With the support of library managers, the Denver Library provides presentations, handouts, and one-on-one or group assistance and instruction on finding and using print and digital materials to Library users. USGS, and all Department of the Interior employees, are encouraged to take the course “Finding and Using Scientific Literature and Data from the USGS Library,” which is available in DOI Learn. Librarians help non-USGS users with items similar to the nine “Finding USGS Data and Publications” handouts, which are available online at http://library.usgs.gov/libhandouts.html and provide Library outreach presentations to the public. Examples of outreach presentations from the past year include “USGS Information Sources for Students, Teachers, and Librarians”; “Using the U.S. Geological Survey Denver Library for Petroleum Research”; “USGS Information Sources: Natural Hazards”; “A Maps Workshop”; and “What? I thought all the publications I needed were available online: Library research in the geosciences.” Additional Library research examples are summarized in Wild (2012) and the bibliography section in Caine and others (2011).
When USGS scientists identify materials they need for USGS research projects and for responding to current Earth events, resource-sharing librarians work with colleagues in other libraries to obtain materials not available in the USGS Libraries Program; likewise, USGS Denver librarians assist other institutions by providing USGS Library materials to them through the interlibrary loan program. In many instances, we are also able to provide USGS staff with materials from a local university, typically because we provide the local university with our library materials. This interlibrary loan program is a cost-saving measure that is built upon the networking of librarians. For example, in FY 2012 for the USGS Denver Library, 36 percent of the library materials for USGS research were from non-USGS libraries, which included borrowed print materials and digital articles processed through the interlibrary loan program. Likewise, in FY 2012, non-USGS libraries borrowed about 43 percent of the total items processed by the Denver Library.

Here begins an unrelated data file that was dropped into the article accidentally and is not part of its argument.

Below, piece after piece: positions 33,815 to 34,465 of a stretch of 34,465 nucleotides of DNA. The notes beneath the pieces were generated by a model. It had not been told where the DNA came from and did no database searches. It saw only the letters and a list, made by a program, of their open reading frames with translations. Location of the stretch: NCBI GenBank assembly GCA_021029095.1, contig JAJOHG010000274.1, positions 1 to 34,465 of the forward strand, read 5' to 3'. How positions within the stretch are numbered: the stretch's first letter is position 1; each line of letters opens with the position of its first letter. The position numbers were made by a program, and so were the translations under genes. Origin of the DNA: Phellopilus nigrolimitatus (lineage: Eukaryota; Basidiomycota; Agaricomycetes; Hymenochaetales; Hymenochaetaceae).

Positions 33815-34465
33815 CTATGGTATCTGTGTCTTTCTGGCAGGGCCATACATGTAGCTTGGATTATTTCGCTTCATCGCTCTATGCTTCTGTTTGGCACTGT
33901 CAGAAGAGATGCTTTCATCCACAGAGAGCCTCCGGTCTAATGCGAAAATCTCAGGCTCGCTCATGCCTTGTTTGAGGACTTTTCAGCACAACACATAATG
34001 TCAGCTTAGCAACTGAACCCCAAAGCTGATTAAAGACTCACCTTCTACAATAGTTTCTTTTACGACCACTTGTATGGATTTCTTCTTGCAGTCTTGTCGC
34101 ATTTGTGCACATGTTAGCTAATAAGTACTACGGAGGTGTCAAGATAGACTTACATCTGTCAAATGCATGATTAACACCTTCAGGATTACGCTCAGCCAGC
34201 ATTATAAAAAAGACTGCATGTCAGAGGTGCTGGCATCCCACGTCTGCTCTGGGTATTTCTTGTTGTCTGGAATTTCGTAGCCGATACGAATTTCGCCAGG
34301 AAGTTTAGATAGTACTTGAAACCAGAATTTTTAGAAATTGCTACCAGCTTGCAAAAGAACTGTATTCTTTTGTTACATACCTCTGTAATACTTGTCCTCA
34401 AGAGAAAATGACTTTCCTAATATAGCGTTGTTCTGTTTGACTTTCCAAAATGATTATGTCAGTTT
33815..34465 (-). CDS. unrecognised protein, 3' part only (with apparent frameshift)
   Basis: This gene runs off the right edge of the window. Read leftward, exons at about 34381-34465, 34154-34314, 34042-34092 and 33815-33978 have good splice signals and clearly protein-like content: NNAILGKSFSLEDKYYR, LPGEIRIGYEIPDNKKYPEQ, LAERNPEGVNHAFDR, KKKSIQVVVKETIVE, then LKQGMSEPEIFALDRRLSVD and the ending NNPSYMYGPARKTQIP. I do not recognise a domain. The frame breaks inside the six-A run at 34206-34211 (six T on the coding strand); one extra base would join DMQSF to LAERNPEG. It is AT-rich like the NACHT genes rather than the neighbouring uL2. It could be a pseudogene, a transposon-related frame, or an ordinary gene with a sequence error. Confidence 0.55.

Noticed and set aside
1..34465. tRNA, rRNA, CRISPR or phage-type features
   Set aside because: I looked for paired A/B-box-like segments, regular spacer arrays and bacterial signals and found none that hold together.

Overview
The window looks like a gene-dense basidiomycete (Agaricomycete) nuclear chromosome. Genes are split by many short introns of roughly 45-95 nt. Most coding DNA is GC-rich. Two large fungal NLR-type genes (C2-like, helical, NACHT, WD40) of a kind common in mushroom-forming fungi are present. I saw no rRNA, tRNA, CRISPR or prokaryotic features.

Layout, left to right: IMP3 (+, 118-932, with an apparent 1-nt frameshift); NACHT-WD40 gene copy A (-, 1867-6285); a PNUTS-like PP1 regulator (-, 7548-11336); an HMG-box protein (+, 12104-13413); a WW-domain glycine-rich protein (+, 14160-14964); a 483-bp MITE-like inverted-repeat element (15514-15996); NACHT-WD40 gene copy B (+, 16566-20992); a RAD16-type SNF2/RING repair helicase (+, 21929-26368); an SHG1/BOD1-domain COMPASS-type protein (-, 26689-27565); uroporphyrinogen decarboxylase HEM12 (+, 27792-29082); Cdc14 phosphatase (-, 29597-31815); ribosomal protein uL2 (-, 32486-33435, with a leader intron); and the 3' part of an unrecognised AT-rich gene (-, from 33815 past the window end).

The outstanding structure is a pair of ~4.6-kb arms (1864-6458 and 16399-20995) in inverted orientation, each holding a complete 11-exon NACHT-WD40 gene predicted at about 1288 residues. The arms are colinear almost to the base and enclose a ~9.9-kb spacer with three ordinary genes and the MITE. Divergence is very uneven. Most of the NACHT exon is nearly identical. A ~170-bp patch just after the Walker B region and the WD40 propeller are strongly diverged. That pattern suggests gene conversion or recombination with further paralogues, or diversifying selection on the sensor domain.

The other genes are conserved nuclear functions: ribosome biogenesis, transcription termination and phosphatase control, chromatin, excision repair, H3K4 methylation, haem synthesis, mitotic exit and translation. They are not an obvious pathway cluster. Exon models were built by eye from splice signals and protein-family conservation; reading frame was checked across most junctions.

We are proud of our ability to serve the Library community, whose feedback is always welcome:
- From a USGS user, “The Denver librarians rock. All a scientist has to do is to want an article and then, within hours, it’s in the scientist’s email.”
- From a non-USGS user, “Thank goodness the Denver library allows access on-site to anyone. This is a great resource, and there are librarians here when I need help.”
The Denver Library works in collaboration with the Community for Data Integration in an effort to ensure information and data are accessible for re-use and sharing by providing exceptional and timely research services to USGS and non-USGS users alike. Please feel free to contact us for additional information (seehttp://library.usgs.gov/denlib.html/).
Caine, J.S., Johnson, R.H., and Wild, E.C., 2011, Review and interpretation of previous work and new data on the hydrogeology of the Schwartzwalder Uranium Mine and vicinity, Jefferson County, Colorado: U.S. Geological Survey Open-File Report 2011-1092, 55 p. http://pubs.usgs.gov/of/2011/1092/
Stevens, J.M., and Wild, E.C., 2011, The U.S. Geological Survey Central Region Library: Earth Science Information at Your Fingertips and in Your Own Backyard: Colorado Libraries, vol. 35, no. 2, at: http://coloradolibrariesjournal.org/ejournal/show/1/_/2
U.S. Geological Survey, 2013a, History of the U.S. Geological Survey Library System, accessed on April 19, 2013, at: http://library.usgs.gov/libhistory.html/.
U.S. Geological Survey, 2013b, Public Access to Electronic Resources, accessed on April 19, 2013, at: http://library.usgs.gov/publiceresources.html
U.S. Geological Survey, 2013c, Start with Science, accessed on April 19, 2013, at: http://www.usgs.gov/start_with_science/
U.S. Geological Survey, 2013d, Visiting the Library, accessed on April 19, 2013, at: http://library.usgs.gov/visitlib.html/.
Wild, E.C., 2012, On-line access to geoscience bibliographic citations: EXPLORE: Newsletter for the Association of Applied Geochemists, no. 155, p. 1, 4-5.http://pubs.er.usgs.gov/publication/70037963
Wild, E.C., and Havener, M.W., 2001, Online bibliographic sources in hydrology: Science and Technology Libraries, v. 21, issue 3-4, p. 63-86.